Sail fabrics - help!!

charles_reed

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Jist to add to conundrum

I had a new main made this year for my B38 , fully battened made by local sailmaker , he used a cloth called vectran , which is a very good dacron with a vectran thread weaved through it , has the long life of dacron and no stretch properties of vectran fibre , also lighter than equiv dacron , sets like a laminate sail , perfectly and will outlive a laminate sail by multiples of years , with no stretch , didnt cost any more than a best dacron sail either , very fast !!! too ,

This cloth was developed by north for superyachts and cost a fortune , now patent expired and available through other suppliers at cost mere mortals can afford :) , well worth looking into

b38 is one middle sandwidged by two boats with hi tech laminates , 3/4 tonner and sig 38

Vektran should not be confused with conventional polyester cloths - it's considerably stronger, more stable but slightly less UV resistance, and about twice the price of conventional polyester.
Hydranet is a UHDPE re-inforced cloth (Dyneema/Spectra), also woven by Polynant, but in Germany - it's at the outer edge of sailcloth technology and costs are similarly outré. Excellent for cruising/racing, being rather less short-lived than laminates - Personally I think its benefits over Vektran do not justify the price difference.
 

charles_reed

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No they are not. Suggest you pop into the loft in Wareham next time you are there. And then go over to Poole to Crusader and see the same sort of thing. Plenty of sailmakers in UK making sails themselves, although also some who get them made in China.

Confirmed by my research - all the big-name sailmakers run the cutting programme for their cruiser sails and upload it to their sub-contractors in Viet-Nam or Guangdong. This goes not only for UK big-name producers but also in Greece and France.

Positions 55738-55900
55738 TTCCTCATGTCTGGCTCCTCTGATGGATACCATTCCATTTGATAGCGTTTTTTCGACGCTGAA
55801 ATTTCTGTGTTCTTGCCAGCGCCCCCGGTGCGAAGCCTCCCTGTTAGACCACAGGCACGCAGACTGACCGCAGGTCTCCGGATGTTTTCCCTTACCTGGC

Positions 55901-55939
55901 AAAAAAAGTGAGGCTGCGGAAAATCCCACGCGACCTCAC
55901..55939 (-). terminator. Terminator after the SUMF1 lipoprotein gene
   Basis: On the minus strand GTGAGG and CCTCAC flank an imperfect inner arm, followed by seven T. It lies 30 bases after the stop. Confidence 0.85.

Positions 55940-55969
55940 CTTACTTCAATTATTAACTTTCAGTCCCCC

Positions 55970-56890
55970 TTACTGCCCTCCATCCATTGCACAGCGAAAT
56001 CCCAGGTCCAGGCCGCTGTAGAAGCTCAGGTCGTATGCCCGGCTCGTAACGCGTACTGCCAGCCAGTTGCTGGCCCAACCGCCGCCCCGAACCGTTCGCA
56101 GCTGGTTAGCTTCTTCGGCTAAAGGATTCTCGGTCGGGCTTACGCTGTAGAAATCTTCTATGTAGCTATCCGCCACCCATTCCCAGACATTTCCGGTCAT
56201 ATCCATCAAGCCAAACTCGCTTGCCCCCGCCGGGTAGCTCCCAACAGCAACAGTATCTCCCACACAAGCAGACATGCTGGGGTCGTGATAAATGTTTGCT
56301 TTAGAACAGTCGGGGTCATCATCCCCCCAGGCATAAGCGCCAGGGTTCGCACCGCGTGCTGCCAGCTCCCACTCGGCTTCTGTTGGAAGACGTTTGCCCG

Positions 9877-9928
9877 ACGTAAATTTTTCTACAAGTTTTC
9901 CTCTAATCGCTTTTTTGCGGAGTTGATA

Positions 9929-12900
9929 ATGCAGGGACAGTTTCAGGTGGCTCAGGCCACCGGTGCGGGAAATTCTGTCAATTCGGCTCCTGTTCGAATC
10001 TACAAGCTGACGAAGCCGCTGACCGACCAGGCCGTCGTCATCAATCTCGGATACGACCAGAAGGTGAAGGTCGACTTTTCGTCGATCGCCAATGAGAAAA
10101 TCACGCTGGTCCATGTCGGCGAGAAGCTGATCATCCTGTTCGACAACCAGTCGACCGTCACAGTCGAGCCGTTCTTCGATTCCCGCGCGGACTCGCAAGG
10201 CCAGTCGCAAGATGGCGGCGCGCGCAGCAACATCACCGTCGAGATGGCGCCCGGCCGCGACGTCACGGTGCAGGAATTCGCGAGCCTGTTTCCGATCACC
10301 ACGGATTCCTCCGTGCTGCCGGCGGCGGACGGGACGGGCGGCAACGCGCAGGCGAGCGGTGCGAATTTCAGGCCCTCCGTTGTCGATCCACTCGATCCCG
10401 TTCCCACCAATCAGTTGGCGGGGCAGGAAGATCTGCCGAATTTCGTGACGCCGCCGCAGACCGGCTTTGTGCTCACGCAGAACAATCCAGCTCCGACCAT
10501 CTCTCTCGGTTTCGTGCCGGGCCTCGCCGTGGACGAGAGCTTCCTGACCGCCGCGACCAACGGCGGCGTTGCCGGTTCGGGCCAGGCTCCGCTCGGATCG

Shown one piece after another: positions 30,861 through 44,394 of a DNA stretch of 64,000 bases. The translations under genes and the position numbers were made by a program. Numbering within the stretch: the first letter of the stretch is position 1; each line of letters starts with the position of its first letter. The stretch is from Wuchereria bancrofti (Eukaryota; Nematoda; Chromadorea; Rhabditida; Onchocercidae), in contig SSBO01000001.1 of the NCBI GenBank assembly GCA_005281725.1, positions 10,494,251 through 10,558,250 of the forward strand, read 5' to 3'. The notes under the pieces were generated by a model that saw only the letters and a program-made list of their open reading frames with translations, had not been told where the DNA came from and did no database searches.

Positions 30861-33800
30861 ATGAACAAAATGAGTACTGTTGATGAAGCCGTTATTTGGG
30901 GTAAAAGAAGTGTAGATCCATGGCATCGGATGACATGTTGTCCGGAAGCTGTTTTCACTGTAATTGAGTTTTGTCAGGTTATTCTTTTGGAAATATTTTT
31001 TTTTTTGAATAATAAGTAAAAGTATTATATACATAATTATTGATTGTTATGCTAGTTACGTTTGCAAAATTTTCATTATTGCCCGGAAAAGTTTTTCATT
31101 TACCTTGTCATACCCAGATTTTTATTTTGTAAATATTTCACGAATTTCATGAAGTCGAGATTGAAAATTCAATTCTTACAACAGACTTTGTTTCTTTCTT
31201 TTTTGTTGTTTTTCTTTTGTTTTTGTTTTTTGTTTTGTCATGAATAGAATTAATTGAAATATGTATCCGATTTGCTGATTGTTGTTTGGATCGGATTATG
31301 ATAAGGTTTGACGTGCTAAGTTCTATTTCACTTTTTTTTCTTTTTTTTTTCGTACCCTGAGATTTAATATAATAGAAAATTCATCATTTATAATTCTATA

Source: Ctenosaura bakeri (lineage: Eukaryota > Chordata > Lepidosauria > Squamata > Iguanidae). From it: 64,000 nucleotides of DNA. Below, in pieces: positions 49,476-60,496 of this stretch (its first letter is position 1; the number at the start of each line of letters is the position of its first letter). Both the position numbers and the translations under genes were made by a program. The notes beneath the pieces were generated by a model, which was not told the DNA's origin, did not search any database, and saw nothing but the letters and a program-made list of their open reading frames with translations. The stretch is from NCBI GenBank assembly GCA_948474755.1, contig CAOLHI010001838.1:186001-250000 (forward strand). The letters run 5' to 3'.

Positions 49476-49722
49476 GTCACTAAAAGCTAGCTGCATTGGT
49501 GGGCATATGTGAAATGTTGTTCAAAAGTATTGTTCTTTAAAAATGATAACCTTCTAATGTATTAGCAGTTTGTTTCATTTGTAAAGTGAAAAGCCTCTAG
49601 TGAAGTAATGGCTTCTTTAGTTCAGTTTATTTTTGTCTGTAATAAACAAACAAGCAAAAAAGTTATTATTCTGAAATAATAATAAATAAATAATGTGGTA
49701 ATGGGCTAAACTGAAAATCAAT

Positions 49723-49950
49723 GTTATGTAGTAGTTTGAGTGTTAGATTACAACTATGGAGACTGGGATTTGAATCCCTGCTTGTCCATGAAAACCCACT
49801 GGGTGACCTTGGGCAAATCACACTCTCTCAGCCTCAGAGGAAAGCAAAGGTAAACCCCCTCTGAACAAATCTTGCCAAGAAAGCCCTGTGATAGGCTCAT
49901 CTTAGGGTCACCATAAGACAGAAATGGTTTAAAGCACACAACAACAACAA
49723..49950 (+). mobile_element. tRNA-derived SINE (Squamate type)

If one wants "honest" sails you need to go to the second tier sailmakers such as Crusader, Gowen/Dolphin where you'll get informed advice and plenty of choice from people who've actually sailed competitively.
 

Tranona

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And Spain, as far as I know.

May well be the case, and as Charles says many of the big international lofts have cruising sails (which to them are bread and butter) made in their far east factories and the local branches do the specialist work. This leaves a significant market in the UK at least for smaller sailmakers who offer a bespoke service for cruising and club racing sailors at a competitive price. Several of them have been mentioned here and there are many others around the country. Others do indeed use far east cutting services and do the finishing locally, and yet others such as Rolly Tasker only sell sails made in the far east.

So, plenty of choice and the method chosen by the different sailmakers may well influence your choice.
 

Daydream believer

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Hyde sails are made in their own loft in the phillipines so being british i go for their sails where possible. . They also measured up for me
Forget goacher ( had to use rya solicitor to get money back after poor sails) & kemp ( ignorant after sales service & poor sail quality requiring re cutting at new)
All that being said i have just bought a laminate self tacking sail from Ultimate ( made in far east) & it is an improvement on my last 4 st jibs which i have bought in 12 years,
 

markhomer

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Vektran should not be confused with conventional polyester cloths - it's considerably stronger, more stable but slightly less UV resistance, and about twice the price of conventional polyester.
Hydranet is a UHDPE re-inforced cloth (Dyneema/Spectra), also woven by Polynant, but in Germany - it's at the outer edge of sailcloth technology and costs are similarly outré. Excellent for cruising/racing, being rather less short-lived than laminates - Personally I think its benefits over Vektran do not justify the price difference.